Momentum has gathered over the last decade toward collecting evidence to prove outcomes in the early childhood field. Funders and taxpayers want proof that the services they pay for have the intended outcome. The fairest way to evaluate a program is to see if it has met its intended goals. Most programs with the goal of healthy child development and well-being, school readiness or preventing child abuse and neglect include promoting nurturing parenting among their goals, because "Young children experience their world as an environment of relationships, and these relationships affect virtually all aspects of their development – intellectual, social, emotional, physical, behavioral, and moral" (National Scientific Council on the Developing Child, 2004).
Parenting Quality is Key Factor in Children's Learning
Research is clear that parenting quality is a key factor in attaining these goals. For example, a longitudinal study by the National Institute of Child Health and Human Development, Early Child Care Research Network, designed to investigate the impact of different types of early childcare on children’s learning over time, found that parenting was the predominant factor in children’s 5th and 6th grade school achievement. This long-term study of over 1000 children included a range of childcare, including center-based settings like Head Start. Maternal behavior was assessed as a statistical control variable; however, the study concluded that “Parenting was a stronger and more consistent predictor of children’s development than early child care experience.” As shown in the figure, parenting quality had a much stronger impact on children’s achievement across several domains [Belsky, et. al., (2007) Are There Long Term Effects from Early Child Care? Child Development 78:681-701].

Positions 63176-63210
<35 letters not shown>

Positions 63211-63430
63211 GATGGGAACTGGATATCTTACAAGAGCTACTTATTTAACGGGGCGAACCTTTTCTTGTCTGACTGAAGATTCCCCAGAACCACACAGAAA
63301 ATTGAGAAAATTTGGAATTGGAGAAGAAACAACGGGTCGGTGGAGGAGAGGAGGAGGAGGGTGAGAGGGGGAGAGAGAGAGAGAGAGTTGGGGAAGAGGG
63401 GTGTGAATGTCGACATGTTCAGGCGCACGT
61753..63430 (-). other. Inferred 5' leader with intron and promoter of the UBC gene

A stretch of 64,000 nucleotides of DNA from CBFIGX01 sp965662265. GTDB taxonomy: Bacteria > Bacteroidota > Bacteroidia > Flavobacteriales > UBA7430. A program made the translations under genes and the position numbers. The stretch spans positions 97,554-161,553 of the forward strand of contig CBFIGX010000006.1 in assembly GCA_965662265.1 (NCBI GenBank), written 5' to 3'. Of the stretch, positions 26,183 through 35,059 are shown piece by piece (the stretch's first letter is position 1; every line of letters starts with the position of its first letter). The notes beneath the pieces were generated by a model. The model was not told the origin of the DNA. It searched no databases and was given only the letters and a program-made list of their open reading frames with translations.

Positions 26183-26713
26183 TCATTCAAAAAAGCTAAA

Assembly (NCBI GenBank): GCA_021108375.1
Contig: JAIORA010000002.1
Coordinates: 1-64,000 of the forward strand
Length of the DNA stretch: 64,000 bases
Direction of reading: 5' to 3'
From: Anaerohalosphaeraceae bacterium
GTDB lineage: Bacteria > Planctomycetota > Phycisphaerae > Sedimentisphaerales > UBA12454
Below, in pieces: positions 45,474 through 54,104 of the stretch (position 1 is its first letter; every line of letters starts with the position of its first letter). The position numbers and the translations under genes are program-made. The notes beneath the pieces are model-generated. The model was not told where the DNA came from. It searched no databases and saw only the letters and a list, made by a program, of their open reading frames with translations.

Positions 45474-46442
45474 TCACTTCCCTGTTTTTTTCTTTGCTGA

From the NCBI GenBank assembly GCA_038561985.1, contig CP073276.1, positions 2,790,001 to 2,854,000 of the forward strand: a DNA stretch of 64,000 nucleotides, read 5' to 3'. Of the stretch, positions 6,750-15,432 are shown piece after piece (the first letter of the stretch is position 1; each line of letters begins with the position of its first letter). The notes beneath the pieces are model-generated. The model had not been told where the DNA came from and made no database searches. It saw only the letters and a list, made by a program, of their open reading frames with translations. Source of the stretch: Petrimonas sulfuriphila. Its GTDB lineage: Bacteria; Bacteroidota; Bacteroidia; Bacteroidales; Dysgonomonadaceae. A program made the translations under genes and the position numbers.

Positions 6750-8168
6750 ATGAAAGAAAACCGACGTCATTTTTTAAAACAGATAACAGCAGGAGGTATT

The overwhelming results proving the importance of parenting quality led James Heckman, Nobel Laureate in Economics, to conclude, “The proper measure of child adversity is the quality of parenting — not the traditional measures of family income or parental education … The scarce resource is love and parenting—not money” (Promoting Social Mobility, Boston Review). For more on James Heckman’s extensive work see the Heckman Equation website.
The evidence that parenting is a predominant factor in children’s healthy development has been used by political interests to attack preschool programs (a recent example). Rather than attacking the early childhood classroom, we view it as a missed opportunity to do more for children, particularly with those from families with low incomes and high risk circumstances. By adding goals of enhancing parenting practices to be more nurturing, early care and education programs can better serve children. The goal of enhancing nurturing parenting is far more challenging than the goal of parent engagement that center-based programs now strive to meet. Admittedly, addressing parental behavior is very challenging, but a variety of interventions have shown that, with support, parents can improve their behavior to benefit their children (for a review follow this link).
Early childhood programs should set goals reflecting the best evidence of what matters to children. Based on the overwhelming evidence, programs should include promoting parenting quality among their goals. In school it is well known that what gets tested gets taught. Similarly outside of the classroom, what gets assessed gets focus. If parenting goals are so important, shouldn’t they be assessed? If parenting is so important, why don’t more early childhood programs measure parenting, when practical validated parenting assessment tools are available?
Assess What Matters Most to Children, Their Parent’s Behavior.
KIPS was validated with support from the National Institute of Child Health and Human Development. Download a summary of the research showing that KIPS is valid, reliable and practical for use in programs serving diverse families.
KIPS shows how parents grow.